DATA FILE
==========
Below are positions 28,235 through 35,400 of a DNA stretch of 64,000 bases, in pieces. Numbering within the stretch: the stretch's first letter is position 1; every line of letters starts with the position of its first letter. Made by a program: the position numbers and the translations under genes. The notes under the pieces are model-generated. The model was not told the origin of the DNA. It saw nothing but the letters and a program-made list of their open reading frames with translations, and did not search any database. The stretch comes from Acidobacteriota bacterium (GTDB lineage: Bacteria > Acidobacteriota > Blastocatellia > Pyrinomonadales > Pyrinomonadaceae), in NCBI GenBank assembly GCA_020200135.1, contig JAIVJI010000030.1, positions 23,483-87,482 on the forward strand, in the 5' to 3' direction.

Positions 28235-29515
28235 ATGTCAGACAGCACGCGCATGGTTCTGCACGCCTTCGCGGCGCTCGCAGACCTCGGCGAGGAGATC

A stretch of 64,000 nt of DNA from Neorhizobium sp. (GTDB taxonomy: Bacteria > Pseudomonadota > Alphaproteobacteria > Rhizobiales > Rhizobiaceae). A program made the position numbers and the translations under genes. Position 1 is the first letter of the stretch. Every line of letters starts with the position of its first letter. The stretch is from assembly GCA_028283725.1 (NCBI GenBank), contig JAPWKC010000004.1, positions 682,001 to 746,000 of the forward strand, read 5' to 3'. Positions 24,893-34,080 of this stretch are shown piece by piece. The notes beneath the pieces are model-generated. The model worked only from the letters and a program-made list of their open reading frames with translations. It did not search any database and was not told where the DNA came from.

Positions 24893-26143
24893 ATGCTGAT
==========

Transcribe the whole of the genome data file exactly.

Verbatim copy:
Below are positions 28,235 through 35,400 of a DNA stretch of 64,000 bases, in pieces. Numbering within the stretch: the stretch's first letter is position 1; every line of letters starts with the position of its first letter. Made by a program: the position numbers and the translations under genes. The notes under the pieces are model-generated. The model was not told the origin of the DNA. It saw nothing but the letters and a program-made list of their open reading frames with translations, and did not search any database. The stretch comes from Acidobacteriota bacterium (GTDB lineage: Bacteria > Acidobacteriota > Blastocatellia > Pyrinomonadales > Pyrinomonadaceae), in NCBI GenBank assembly GCA_020200135.1, contig JAIVJI010000030.1, positions 23,483-87,482 on the forward strand, in the 5' to 3' direction.

Positions 28235-29515
28235 ATGTCAGACAGCACGCGCATGGTTCTGCACGCCTTCGCGGCGCTCGCAGACCTCGGCGAGGAGATC

A stretch of 64,000 nt of DNA from Neorhizobium sp. (GTDB taxonomy: Bacteria > Pseudomonadota > Alphaproteobacteria > Rhizobiales > Rhizobiaceae). A program made the position numbers and the translations under genes. Position 1 is the first letter of the stretch. Every line of letters starts with the position of its first letter. The stretch is from assembly GCA_028283725.1 (NCBI GenBank), contig JAPWKC010000004.1, positions 682,001 to 746,000 of the forward strand, read 5' to 3'. Positions 24,893-34,080 of this stretch are shown piece by piece. The notes beneath the pieces are model-generated. The model worked only from the letters and a program-made list of their open reading frames with translations. It did not search any database and was not told where the DNA came from.

Positions 24893-26143
24893 ATGCTGAT